Feminism & environmentalism: “My friend said something devastating the other day — she said, “Do you think if we started describing Earth as male, if we gave Earth a male pronoun, do you think that people would treat Earth better?”…If we give Earth a male pronoun, maybe we’ll stop pillaging and destroying and killing it.

[From Teen Vogue]

As I said, the conversation was fascinating and the back-and-forth was great. I came out of it really impressed by Emma. I really enjoy this aspect of Emma, and I hope she leans into it more, the bookish feminist thinker, the amplifier of women writers and women’s issues. If we started calling it Father Earth… would there really be a change? And would it even be possible to pay women for all of the unpaid labor – childcare, caring for senior parents – they do? I don’t know.

Emma Watson at the world premiere of Little Women at the Museum of Modern Art on December 7, 2019 in New York city.

Photos courtesy of WENN.

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22 Responses to “Emma Watson: ‘Evolutionary theorists believe that patriarchy is not inevitable’”

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  1. Eleonor says:

    I like everything she says.
    The pressure in her ’30s, it’s the same I feel now I am approaching to my ’40s as a single woman, there is this kind of “when you are going to find a man and settle down”?
    Truth is: I have spent nearly 20 years of my life in long relationship, I have a job, I like my life, I am not sad or depressed, or panicking because I am alone, I like my life, apparently it’s difficult to accept this way of life, and I don’t understand why.

    • Darla says:

      In my experience, once I hit 50, that all stopped. If I called up someone now and told them I was getting married, they would probably keel over. Eventually, they stop.

  2. Diana says:

    I hope a German reader can weigh in, because I’ve heard that the German government pays superannuation for mothers during their child-caring years. I’d love to know more about it!

    • Trillian says:

      German here but not very versed in taxes. But yes, we do get a certain amount in “tax points” for child raising. But you have to actively register your child-rearing time with the pension fund office.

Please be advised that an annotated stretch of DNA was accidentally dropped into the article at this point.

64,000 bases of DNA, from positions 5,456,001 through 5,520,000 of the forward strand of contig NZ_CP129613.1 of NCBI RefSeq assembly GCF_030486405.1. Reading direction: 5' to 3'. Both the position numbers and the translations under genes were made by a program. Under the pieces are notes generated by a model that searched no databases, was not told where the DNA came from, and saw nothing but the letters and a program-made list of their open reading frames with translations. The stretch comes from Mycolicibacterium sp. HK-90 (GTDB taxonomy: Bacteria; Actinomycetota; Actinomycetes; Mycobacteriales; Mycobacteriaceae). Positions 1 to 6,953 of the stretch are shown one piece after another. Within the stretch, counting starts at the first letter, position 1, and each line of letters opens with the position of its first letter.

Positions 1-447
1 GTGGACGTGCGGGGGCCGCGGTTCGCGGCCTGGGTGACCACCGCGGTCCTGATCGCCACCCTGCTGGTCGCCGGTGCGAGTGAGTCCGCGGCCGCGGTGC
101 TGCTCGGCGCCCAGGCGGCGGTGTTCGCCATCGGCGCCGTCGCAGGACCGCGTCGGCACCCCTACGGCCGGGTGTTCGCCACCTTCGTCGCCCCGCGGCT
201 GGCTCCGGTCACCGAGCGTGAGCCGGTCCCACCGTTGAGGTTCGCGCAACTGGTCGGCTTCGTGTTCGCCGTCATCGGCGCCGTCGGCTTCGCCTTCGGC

• emmy says:

      German here also but I’m not sure what you mean? There’s the “Mütterrente” which was introduced about 1.5 years ago. Mothers who had their kids before 1992 get an additional amount per month and child for I think up to 2.5 years they raised that child and didn’t work. My mom gets it for 2 kids. She says it’s the most ridiculous thing because she doesn’t need the money (it’s like 15€ per month and child on top of her pension) and for those who do, this is insulting. It sounds nice but they flubbed the execution. We once calculated what my mom’s pension would be if she hadn’t had 2 kids and then worked part-time for years. I nearly cried. It would have made so much sense for my dad to stay home instead (she was a teacher and well paid) but that wasn’t a thing in the 80s. Plus, she wanted to do it.

  3. lemonylips says:

    I feel like I’d want to have a long conversation with her. I like everything she says. It is strange though how we, as humans started with matriarchy and by associating womb and life Earth is considered a nurturer, a giver of life and everything life needs to develop yet we fail to see those virtues as strong and feel the need to control them – therefore patriarchy. In such a cruel way on so many levels – one of them, that I still have a huge issue is treatment of female bodies. The fact that many women can’t afford pads or tampons, that so many female lifes are controlled with political and religous pows. Has anyone watched Unorthodox? I cried like a child. My bf got emotional too. Just knowing that we live in this centrury and somehow a lot of freedoms we feel we have are not actually true.